What's in a name, forsooth?

  TopCat® 17:43 04 Aug 2010
Locked

Quite a lot it seems, especially from the time of the Norman Conquest - 1066 and all that - from when most of our Anglo Saxon first names began a remarkable changeover. click here

I note that the 'society climbers' of that era were not slow in changing their names to the more fashionable ones we know of today. TC.

  Pineman100 18:12 04 Aug 2010

Although the Normans spoke a dialect of French, they were not themselves of French descent. Actually they came originally from Scandinavia - principally Denmark. What's more, they hated the French and the French hated them!

The English language has never been shy about adopting words from other languages, if they filled a need. And that principle clearly applied to names, too. That's why English is probably the richest and most subtly expressive language in the world.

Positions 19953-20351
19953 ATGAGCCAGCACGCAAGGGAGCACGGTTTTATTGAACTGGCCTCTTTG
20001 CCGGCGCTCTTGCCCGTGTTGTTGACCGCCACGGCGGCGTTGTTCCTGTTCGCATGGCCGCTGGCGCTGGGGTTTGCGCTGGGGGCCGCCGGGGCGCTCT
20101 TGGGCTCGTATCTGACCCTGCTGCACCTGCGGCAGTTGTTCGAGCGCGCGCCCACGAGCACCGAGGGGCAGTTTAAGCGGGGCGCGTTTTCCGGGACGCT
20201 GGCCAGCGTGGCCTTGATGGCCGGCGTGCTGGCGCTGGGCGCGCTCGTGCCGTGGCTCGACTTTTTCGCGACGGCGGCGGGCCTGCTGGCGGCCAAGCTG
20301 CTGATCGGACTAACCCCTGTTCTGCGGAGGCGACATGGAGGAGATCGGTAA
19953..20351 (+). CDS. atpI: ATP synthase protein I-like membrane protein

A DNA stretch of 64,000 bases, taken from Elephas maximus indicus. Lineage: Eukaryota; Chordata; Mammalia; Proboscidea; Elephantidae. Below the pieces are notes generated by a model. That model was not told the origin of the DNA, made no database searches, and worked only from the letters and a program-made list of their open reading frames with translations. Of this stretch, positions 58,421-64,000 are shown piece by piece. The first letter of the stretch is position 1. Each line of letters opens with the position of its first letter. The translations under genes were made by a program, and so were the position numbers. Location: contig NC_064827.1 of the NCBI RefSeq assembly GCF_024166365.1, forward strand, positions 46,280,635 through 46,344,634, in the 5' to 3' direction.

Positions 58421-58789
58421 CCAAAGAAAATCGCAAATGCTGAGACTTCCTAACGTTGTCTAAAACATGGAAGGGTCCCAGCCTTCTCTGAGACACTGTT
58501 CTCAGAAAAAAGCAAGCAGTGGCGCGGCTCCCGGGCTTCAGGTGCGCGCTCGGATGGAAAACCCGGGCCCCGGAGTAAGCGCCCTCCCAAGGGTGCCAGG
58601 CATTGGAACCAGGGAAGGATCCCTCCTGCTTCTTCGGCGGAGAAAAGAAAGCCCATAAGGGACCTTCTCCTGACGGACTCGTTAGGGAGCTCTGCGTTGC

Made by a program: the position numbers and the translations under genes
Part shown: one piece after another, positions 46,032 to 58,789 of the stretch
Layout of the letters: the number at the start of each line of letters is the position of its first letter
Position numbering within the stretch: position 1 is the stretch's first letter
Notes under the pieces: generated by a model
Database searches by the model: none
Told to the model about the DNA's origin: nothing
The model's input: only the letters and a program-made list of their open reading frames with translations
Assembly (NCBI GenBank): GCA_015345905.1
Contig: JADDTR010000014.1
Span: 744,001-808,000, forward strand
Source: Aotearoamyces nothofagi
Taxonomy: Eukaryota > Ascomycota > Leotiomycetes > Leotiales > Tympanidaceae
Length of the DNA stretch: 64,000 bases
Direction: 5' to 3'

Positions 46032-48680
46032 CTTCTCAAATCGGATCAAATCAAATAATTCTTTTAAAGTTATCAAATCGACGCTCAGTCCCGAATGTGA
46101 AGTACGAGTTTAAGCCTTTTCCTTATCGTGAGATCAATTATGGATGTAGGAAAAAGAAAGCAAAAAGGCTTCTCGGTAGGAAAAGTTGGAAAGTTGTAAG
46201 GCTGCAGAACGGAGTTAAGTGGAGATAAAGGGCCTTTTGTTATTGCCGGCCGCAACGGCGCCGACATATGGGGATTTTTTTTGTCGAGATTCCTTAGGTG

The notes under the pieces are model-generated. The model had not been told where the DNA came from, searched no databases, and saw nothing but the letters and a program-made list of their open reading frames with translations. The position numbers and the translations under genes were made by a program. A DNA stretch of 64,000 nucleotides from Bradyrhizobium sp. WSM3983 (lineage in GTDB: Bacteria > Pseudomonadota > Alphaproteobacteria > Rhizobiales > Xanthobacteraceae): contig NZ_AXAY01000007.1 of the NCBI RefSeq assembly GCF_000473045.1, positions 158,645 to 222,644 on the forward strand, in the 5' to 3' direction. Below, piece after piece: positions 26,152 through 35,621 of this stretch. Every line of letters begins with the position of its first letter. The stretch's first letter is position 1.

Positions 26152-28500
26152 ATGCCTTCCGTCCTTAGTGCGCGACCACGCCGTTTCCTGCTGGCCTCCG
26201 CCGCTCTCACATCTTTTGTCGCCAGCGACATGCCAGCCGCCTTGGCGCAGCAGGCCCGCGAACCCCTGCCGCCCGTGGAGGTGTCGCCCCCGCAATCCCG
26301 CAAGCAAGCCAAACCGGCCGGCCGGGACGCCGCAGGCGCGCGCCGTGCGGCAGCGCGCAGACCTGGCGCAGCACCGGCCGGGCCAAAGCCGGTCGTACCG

Diemmess 18:39 04 Aug 2010

Quirky though.
I was told that while Norman French was the language of government and the Law, the Norman warlords married Saxon women.
The language of the cradle {Saxon] became after two generations the common language once more with Norman 'Plug-ins' where it helped.

  Pineman100 11:36 06 Aug 2010

That sounds interesting.

I must get the Norman plug-in for Firefox.

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